On Wheels by Michael Holroyd. Very short book by a biographer, with motoring anecdotes from his own life and his biographical subjects, including George Bernard Shaw. Warm and witty, reminded me of a modern Jerome K. Jerome, but very slight.

What I'm Watching
Saw A Late Quartet on disk. Drama about long-established string quartet, whose relationships are put under strain when one member is diagnosed with Parkinson's.

Liked it a lot. Feels like a very pure drama, all about characters and relationships. Has brilliant performances all round, especially from Christopher Walken, for once playing a warmly sympathetic character, and Philip Seymour Hoffman as the second violinist.

The movie's a good example of why you don't have to have the end of the world to make a movie compelling. Well worth seeing.

Review, review, review.

Saw Home at the National Theatre. (Mostly) verbatim theatre based on interviews at a large London homeless shelter, with residents and staff telling the stories of their experiences. Also has some music, and a great human beatbox performance from Grace Savage.

Liked it a lot, though it's not quite as impressive as the superb verbatim theatre musical London Road which I saw there a while back.

Slightly hampered by the lack of plot, but the characters make up for it.

Review, review, review.

Darkside is a radio play by Tom Stoppard, based around the album "The Dark Side of the Moon" by Pink Floyd. Interesting idea as characters from various famous philosophical thought experiments, like the trolley-problem switchman and a fat man thrown from a balloon, meet in an imaginary landscape. However it's a bit let down by sentimentality and preachiness at the end. Reminded me a bit of his play Rock'n'Roll, music doesn't seem to bring out the best in him. Not brilliant.

Socioeconomics. Disasters more likely to get relief if other news is slow, PDF, via.

Politics. Conservatives should be wary of reflexive hostility to left-wing prats defending our freedoms. The "political and administrative landscape in Britain has much in common with that of the former Soviet Union" New law could gag charities.

Articles. More about the destruction by Greenpeace of a Golden Rice crop. The strange case of rave-culture pulp-fiction. Why academic feminism is full of shit.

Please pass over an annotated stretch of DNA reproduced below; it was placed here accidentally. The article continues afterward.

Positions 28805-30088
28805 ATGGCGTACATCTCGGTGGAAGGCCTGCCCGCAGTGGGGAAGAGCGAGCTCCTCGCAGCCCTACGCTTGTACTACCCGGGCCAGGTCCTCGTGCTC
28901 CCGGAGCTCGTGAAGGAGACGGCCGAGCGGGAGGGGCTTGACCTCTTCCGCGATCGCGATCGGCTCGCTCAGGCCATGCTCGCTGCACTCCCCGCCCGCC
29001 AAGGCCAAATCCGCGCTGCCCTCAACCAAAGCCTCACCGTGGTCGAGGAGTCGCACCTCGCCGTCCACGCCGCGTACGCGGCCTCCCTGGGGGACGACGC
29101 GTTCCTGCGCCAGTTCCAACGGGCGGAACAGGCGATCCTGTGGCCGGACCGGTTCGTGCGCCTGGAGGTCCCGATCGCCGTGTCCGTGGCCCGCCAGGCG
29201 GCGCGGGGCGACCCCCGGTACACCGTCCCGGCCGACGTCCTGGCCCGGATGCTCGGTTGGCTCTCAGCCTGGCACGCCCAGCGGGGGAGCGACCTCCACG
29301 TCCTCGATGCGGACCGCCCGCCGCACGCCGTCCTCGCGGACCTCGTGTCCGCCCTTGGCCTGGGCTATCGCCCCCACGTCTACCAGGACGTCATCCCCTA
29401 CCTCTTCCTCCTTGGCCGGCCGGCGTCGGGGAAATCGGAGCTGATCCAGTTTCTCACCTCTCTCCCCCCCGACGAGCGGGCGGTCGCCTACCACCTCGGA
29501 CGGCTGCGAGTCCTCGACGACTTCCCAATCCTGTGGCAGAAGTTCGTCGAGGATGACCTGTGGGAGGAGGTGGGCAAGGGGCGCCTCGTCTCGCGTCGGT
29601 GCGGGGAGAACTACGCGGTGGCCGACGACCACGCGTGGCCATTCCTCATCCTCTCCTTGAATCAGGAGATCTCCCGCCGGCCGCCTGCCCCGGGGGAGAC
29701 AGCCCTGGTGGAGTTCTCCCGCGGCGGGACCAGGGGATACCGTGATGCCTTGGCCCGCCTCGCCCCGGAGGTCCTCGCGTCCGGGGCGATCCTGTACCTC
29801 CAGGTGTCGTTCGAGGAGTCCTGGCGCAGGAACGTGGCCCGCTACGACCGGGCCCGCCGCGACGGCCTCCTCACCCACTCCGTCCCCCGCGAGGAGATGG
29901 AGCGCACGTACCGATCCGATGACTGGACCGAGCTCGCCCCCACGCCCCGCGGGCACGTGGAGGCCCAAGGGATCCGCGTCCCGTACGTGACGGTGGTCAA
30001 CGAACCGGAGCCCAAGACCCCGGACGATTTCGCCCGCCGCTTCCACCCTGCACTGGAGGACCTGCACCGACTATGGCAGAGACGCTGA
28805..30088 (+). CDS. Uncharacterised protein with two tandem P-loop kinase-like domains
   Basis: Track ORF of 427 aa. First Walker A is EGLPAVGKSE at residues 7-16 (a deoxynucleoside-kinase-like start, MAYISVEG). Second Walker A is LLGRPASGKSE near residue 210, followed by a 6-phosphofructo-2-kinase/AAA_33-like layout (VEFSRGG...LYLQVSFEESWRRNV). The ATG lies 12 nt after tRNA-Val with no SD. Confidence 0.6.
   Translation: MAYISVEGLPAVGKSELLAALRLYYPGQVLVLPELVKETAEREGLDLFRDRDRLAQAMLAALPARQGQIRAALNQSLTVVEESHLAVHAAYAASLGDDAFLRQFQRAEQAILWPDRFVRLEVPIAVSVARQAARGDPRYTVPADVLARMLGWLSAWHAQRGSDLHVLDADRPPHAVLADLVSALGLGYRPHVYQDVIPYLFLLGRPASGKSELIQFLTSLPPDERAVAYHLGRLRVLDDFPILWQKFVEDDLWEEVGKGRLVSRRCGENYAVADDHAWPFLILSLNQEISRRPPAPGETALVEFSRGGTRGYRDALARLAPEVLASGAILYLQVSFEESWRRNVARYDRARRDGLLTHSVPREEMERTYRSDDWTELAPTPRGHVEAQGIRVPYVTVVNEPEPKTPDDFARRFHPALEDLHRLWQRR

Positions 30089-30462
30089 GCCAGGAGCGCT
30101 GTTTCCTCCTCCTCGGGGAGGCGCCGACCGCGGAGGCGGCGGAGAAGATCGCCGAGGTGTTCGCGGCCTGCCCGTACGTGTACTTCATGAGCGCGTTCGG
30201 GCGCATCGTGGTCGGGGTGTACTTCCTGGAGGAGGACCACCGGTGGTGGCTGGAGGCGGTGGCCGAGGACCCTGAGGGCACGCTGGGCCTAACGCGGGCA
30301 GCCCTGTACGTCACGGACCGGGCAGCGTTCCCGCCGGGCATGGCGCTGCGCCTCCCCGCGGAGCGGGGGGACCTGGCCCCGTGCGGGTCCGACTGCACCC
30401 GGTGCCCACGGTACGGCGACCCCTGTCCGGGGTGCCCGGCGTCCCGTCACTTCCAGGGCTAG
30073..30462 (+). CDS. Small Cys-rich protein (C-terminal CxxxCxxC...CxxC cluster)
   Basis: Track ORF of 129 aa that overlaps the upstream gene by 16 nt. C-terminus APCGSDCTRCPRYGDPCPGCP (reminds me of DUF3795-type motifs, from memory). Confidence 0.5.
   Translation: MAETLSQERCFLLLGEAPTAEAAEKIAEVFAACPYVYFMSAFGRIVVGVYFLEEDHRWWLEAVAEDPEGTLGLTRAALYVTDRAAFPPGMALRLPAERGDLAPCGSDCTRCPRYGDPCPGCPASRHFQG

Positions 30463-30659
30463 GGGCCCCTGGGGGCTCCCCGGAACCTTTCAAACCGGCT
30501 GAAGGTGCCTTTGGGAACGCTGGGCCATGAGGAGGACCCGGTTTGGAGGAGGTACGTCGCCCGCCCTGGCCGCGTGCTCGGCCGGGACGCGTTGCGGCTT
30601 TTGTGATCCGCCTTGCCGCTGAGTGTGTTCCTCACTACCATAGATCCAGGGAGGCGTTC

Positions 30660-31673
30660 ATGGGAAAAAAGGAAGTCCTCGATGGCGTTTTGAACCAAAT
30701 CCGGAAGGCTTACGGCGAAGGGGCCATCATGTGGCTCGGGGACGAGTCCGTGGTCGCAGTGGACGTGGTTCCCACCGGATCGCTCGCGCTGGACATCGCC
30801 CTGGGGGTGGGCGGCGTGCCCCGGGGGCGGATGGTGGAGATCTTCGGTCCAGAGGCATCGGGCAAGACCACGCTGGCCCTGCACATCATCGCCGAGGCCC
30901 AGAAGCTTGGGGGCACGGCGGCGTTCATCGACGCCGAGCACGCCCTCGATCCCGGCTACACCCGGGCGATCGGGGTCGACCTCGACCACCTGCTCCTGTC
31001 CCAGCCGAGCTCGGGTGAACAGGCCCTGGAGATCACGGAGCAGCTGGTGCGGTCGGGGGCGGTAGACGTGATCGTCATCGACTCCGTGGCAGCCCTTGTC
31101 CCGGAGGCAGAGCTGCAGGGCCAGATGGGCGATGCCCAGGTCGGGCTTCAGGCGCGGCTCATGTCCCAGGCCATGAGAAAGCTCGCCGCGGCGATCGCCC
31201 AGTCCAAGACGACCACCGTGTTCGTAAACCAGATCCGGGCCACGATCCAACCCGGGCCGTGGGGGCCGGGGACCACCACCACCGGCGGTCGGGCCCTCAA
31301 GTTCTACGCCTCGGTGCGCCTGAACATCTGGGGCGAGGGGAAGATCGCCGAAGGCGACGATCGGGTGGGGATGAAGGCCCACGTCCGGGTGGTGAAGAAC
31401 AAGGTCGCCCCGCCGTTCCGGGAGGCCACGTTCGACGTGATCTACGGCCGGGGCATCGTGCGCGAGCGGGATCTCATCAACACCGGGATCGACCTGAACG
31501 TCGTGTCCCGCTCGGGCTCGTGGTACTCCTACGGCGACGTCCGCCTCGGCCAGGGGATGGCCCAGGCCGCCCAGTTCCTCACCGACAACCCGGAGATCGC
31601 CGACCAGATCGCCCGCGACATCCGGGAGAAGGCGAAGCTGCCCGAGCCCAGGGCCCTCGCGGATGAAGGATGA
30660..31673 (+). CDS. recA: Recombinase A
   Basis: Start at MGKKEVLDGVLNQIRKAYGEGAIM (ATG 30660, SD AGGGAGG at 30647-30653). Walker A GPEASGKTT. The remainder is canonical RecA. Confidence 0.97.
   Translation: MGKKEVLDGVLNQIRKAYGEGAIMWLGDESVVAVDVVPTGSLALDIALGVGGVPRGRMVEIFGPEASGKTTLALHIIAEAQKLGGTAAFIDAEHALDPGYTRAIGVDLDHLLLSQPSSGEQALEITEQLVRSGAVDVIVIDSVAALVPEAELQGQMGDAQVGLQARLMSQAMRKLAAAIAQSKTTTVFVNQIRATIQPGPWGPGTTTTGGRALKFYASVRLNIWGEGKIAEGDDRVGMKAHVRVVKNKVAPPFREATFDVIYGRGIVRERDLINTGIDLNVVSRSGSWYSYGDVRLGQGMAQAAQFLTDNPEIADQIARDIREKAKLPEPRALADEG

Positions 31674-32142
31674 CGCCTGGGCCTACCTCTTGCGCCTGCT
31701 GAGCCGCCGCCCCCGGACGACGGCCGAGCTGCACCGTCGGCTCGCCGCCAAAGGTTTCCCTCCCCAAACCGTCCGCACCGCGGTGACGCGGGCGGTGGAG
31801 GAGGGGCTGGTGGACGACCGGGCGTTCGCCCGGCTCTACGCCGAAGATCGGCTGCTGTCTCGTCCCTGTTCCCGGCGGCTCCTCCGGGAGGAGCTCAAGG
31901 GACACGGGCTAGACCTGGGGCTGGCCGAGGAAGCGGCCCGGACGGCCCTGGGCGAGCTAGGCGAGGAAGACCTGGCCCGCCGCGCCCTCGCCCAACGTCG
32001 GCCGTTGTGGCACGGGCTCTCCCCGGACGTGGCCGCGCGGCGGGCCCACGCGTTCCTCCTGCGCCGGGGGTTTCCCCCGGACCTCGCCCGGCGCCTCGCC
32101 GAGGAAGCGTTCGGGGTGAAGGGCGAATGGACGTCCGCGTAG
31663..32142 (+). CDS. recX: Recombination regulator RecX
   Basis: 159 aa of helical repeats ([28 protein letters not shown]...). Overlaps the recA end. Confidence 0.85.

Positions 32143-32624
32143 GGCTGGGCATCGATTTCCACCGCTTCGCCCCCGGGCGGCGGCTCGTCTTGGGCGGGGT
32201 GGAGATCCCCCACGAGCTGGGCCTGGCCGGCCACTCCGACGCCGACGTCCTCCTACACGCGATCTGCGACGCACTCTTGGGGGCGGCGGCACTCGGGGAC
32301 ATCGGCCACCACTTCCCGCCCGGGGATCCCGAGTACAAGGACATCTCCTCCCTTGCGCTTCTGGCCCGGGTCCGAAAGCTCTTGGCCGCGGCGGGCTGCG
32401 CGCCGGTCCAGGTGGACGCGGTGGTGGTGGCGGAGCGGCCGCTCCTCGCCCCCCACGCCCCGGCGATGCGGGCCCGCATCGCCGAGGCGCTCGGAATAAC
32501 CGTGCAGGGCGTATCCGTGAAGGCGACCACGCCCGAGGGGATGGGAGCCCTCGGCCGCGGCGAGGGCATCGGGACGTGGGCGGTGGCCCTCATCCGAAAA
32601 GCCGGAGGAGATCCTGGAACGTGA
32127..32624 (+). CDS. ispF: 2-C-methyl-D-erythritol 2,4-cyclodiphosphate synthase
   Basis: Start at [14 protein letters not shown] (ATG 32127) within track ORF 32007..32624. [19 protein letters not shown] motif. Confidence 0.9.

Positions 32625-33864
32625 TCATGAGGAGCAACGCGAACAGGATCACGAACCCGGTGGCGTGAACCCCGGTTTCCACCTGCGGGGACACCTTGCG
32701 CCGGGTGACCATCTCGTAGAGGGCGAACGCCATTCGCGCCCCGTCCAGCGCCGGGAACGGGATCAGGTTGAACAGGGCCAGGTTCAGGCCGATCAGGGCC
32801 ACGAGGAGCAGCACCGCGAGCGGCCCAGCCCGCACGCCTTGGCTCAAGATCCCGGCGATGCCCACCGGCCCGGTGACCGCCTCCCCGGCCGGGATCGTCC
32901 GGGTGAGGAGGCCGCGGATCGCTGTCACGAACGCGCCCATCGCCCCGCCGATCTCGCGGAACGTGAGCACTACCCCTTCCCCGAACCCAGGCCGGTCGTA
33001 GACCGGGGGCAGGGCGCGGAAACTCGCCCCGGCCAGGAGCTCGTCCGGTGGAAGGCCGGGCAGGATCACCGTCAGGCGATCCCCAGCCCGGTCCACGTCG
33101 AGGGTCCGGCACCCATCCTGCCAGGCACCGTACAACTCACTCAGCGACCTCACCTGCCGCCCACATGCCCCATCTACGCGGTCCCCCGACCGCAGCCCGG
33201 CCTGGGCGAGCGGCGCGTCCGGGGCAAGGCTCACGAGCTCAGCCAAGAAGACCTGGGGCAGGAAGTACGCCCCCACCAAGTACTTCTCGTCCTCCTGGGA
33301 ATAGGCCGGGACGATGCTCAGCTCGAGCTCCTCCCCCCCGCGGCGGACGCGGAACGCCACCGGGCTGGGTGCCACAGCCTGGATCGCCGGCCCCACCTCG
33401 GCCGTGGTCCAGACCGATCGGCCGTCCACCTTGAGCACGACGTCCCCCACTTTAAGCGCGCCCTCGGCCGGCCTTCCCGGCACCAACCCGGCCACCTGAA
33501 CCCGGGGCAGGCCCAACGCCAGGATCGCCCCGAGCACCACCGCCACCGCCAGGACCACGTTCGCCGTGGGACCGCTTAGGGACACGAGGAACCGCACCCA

Random. 19th century calisthenics. Most 90s object. Tube tunnel factory.

Sci/tech. Ring of needles to allow radio signals around Earth.

Video. Thomas The Tank Engine Crash Compilation Hubble deep field. Raptor prank.

Pics. Soviet-era cable cars of Georgia. Thunderstorm.

< 2013 08 29 - Odds and Sods | Kill the lights and bring the music on down. >
In what furnace was thy brain? | 14 comments (14 topical, 0 hidden)
Most 80s object by wiredog (4.00 / 1) #1 Fri Aug 30, 2013 at 06:57:17 AM EST
That's actually a 90's object...

Earth First!
(We can strip mine the rest later.)

Typo, fixed (nt) by TheophileEscargot (4.00 / 1) #2 Fri Aug 30, 2013 at 07:21:01 AM EST

It is unlikely that the good of a snail should reside in its shell: so is it likely that the good of a man should?
[ Parent ]
A time machine by Scrymarch (4.00 / 1) #3 Fri Aug 30, 2013 at 08:05:52 AM EST
... seems to have stolen part of your dirty little review.

Perhaps it will appear in the future?

Iambic Web Certified

Actually by TheophileEscargot (4.00 / 1) #5 Fri Aug 30, 2013 at 05:33:35 PM EST
There wasn't much more to it.
It is unlikely that the good of a snail should reside in its shell: so is it likely that the good of a man should?
[ Parent ]
re: academic feminism by infinitera (4.00 / 1) #4 Fri Aug 30, 2013 at 11:19:51 AM EST
Theory and criticism are important to any principled enterprise. It's a fun rant, but it's a rant mostly against the modern academy, and doesn't actually propose a praxis of feminist disagreement. Should feminists not disagree with one another, then? The personal is political, I get that, but surely other levels can exist, despite the potential for conflict.

[…] a professional layabout. Which I aspire to be, but am not yet. — CheeseburgerBrown

snicker. by wumpus (4.00 / 0) #9 Sat Aug 31, 2013 at 04:47:08 PM EST
"Feminism is a war on patriarchy not a war between women." (couldn't find the html magic quoteblock).